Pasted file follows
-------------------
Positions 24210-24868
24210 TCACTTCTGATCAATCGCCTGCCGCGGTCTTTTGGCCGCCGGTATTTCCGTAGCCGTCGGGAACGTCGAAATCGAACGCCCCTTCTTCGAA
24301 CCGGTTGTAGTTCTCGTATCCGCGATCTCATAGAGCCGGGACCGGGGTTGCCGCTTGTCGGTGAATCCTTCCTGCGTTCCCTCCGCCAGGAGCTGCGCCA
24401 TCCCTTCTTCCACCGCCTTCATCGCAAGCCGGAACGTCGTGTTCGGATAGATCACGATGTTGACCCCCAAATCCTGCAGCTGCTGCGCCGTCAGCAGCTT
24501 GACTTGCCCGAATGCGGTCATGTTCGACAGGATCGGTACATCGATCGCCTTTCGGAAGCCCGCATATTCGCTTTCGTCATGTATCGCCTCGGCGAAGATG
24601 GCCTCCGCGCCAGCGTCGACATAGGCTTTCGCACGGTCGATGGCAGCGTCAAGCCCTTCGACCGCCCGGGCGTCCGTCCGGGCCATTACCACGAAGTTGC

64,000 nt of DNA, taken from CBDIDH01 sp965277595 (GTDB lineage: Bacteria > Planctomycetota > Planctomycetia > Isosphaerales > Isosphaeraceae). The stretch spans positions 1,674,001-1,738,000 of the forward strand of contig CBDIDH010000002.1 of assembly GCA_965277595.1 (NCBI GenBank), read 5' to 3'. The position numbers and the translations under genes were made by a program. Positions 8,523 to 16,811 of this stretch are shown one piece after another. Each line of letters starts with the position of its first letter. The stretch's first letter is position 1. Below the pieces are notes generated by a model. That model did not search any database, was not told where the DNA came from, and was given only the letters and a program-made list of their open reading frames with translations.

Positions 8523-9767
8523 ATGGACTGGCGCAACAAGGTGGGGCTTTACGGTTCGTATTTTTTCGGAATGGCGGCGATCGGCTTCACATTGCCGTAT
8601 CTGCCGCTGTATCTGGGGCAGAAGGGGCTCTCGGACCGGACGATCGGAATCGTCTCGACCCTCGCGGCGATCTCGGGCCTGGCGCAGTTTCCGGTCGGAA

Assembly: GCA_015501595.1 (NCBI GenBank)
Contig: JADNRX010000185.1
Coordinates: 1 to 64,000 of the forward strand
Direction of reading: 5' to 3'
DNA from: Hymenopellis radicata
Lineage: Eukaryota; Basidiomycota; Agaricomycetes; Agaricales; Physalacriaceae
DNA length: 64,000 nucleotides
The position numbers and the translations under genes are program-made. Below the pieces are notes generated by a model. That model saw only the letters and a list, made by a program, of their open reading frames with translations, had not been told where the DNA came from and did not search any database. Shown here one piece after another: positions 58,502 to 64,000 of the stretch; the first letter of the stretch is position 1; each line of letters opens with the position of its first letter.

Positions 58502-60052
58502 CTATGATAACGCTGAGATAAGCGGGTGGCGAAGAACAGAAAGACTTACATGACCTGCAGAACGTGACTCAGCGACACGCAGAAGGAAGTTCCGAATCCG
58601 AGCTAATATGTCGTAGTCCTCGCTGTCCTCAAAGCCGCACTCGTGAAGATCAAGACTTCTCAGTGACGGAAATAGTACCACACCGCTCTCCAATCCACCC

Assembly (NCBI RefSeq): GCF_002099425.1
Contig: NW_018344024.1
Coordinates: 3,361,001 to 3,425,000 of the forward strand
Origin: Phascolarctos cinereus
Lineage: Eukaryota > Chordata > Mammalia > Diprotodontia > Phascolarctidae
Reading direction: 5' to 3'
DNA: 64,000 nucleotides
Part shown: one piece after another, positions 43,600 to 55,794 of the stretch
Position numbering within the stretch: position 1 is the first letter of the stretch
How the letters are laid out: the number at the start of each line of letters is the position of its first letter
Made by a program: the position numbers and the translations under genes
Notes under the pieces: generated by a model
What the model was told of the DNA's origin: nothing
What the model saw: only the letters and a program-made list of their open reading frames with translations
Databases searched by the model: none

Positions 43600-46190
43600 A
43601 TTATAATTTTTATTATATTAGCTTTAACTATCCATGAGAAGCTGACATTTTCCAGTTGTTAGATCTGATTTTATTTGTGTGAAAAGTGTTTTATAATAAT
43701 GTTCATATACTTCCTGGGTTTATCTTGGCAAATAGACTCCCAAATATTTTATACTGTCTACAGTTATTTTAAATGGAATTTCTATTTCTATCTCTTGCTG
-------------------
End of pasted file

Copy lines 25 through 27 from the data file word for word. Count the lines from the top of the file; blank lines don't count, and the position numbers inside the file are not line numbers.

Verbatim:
Origin: Phascolarctos cinereus
Lineage: Eukaryota > Chordata > Mammalia > Diprotodontia > Phascolarctidae
Reading direction: 5' to 3'